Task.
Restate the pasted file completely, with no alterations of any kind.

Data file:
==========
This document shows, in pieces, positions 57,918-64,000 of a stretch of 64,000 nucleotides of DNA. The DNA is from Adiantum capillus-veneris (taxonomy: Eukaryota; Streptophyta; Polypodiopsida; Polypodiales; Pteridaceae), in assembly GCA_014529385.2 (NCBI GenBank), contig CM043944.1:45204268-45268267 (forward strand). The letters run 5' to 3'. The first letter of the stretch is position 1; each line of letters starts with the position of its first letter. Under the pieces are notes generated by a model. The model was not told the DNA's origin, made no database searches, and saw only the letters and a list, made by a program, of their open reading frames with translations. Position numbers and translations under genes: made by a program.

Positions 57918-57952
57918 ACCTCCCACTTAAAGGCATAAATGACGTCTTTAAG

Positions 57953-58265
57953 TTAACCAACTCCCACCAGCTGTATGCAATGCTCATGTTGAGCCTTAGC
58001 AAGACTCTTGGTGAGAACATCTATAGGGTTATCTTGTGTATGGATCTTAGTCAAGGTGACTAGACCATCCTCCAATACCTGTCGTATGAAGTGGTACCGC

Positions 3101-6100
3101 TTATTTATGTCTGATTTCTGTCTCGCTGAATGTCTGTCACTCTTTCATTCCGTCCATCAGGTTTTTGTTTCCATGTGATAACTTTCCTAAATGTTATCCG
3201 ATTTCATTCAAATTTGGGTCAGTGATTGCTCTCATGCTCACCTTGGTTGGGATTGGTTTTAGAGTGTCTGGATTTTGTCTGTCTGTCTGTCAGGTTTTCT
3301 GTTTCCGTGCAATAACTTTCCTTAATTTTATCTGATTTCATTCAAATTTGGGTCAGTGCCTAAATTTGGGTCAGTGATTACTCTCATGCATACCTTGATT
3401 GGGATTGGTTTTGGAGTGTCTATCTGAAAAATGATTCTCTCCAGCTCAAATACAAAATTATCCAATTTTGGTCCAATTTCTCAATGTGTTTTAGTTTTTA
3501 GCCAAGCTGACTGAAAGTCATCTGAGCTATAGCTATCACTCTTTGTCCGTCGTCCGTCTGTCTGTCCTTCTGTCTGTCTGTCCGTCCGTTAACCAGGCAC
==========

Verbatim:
This document shows, in pieces, positions 57,918-64,000 of a stretch of 64,000 nucleotides of DNA. The DNA is from Adiantum capillus-veneris (taxonomy: Eukaryota; Streptophyta; Polypodiopsida; Polypodiales; Pteridaceae), in assembly GCA_014529385.2 (NCBI GenBank), contig CM043944.1:45204268-45268267 (forward strand). The letters run 5' to 3'. The first letter of the stretch is position 1; each line of letters starts with the position of its first letter. Under the pieces are notes generated by a model. The model was not told the DNA's origin, made no database searches, and saw only the letters and a list, made by a program, of their open reading frames with translations. Position numbers and translations under genes: made by a program.

Positions 57918-57952
57918 ACCTCCCACTTAAAGGCATAAATGACGTCTTTAAG

Positions 57953-58265
57953 TTAACCAACTCCCACCAGCTGTATGCAATGCTCATGTTGAGCCTTAGC
58001 AAGACTCTTGGTGAGAACATCTATAGGGTTATCTTGTGTATGGATCTTAGTCAAGGTGACTAGACCATCCTCCAATACCTGTCGTATGAAGTGGTACCGC

Positions 3101-6100
3101 TTATTTATGTCTGATTTCTGTCTCGCTGAATGTCTGTCACTCTTTCATTCCGTCCATCAGGTTTTTGTTTCCATGTGATAACTTTCCTAAATGTTATCCG
3201 ATTTCATTCAAATTTGGGTCAGTGATTGCTCTCATGCTCACCTTGGTTGGGATTGGTTTTAGAGTGTCTGGATTTTGTCTGTCTGTCTGTCAGGTTTTCT
3301 GTTTCCGTGCAATAACTTTCCTTAATTTTATCTGATTTCATTCAAATTTGGGTCAGTGCCTAAATTTGGGTCAGTGATTACTCTCATGCATACCTTGATT
3401 GGGATTGGTTTTGGAGTGTCTATCTGAAAAATGATTCTCTCCAGCTCAAATACAAAATTATCCAATTTTGGTCCAATTTCTCAATGTGTTTTAGTTTTTA
3501 GCCAAGCTGACTGAAAGTCATCTGAGCTATAGCTATCACTCTTTGTCCGTCGTCCGTCTGTCTGTCCTTCTGTCTGTCTGTCCGTCCGTTAACCAGGCAC